Here’s a quick stroll through the 25 meters or so that remains of the what locals dubbed Sarajevo’s Tunnel of Hope.
During the beginning of Sarajevo’s three-year siege, the city was entirely cut off by Serbian forces. Locals came up with the tunnel idea, dug beneath Sarajevo’s airport, linking the city’s Dobrinja neighborhood with the Bosnian-controlled Butmir neighborhood to the south. The tunnel, built over a period of just under seven months, was completed in late July 1993, allowing much-needed humanitarian aid to come into the city and helped people get out. It also provided beleaguered residents a way to bypass the international arms embargo. Eventually a pipe line was laid for delivery of oil.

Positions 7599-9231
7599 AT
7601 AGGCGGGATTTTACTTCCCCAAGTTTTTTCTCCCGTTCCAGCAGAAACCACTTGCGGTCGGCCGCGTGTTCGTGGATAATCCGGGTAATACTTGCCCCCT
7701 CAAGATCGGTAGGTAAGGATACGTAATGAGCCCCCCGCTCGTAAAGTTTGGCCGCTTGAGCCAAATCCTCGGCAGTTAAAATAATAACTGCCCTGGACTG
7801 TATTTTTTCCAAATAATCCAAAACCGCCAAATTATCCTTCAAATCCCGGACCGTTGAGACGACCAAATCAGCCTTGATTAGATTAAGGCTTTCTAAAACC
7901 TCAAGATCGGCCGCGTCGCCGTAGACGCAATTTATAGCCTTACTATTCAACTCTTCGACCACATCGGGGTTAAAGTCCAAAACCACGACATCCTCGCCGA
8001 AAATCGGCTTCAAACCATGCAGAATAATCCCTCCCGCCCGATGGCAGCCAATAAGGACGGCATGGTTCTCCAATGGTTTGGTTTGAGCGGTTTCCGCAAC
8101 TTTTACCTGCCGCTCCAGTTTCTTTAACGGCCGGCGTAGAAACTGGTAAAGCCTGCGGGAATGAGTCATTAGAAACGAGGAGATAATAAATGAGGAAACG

In all, 2800 cubic meters of ground was excavated for the 800 meter long tunnel, according to the Tunnel Museum website. As you can see in the video, the average height was about 1.5 meters and averaged one meter in width. According to some estimates, as much as 20 million tons of food entered the city through the tunnel, and one million passed in and out including then Bosnia president Alija Izetbegovic. When the siege was over, the tunnel was filled to avoid damage to the runway above.
A few more shots:
And finally, the entrance to a second tunnel that was built later but never used when the siege was drawing to an end.
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Previously from my June 2011 visit to Sarajevo:
- Things you’ll find in the basement of Sarajevo’s Academy of Fine Arts
- Michael Jackson meets Christopher Reeve?
- Sarajevo pics, Part deux
- Trebević Mountain Polka (Sarajevo notebook II)
- Sarajevo notebook I – time lapses
- more pics from Sarajevo on my flickr stream